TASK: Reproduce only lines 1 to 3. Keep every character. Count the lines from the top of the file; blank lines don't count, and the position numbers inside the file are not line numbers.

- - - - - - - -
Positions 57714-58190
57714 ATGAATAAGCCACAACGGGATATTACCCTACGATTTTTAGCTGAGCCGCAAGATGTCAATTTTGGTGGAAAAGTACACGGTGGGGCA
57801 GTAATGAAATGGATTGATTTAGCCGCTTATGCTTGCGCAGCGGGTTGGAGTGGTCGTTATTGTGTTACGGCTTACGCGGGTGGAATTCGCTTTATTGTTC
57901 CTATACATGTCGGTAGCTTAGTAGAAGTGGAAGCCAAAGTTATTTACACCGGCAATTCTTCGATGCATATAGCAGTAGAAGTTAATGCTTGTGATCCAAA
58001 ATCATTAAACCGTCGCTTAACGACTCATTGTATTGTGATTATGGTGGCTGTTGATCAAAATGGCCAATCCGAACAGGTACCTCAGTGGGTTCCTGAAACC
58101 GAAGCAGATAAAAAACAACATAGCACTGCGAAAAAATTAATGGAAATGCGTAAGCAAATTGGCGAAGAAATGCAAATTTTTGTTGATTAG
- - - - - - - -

Positions 57714-58190
57714 ATGAATAAGCCACAACGGGATATTACCCTACGATTTTTAGCTGAGCCGCAAGATGTCAATTTTGGTGGAAAAGTACACGGTGGGGCA
57801 GTAATGAAATGGATTGATTTAGCCGCTTATGCTTGCGCAGCGGGTTGGAGTGGTCGTTATTGTGTTACGGCTTACGCGGGTGGAATTCGCTTTATTGTTC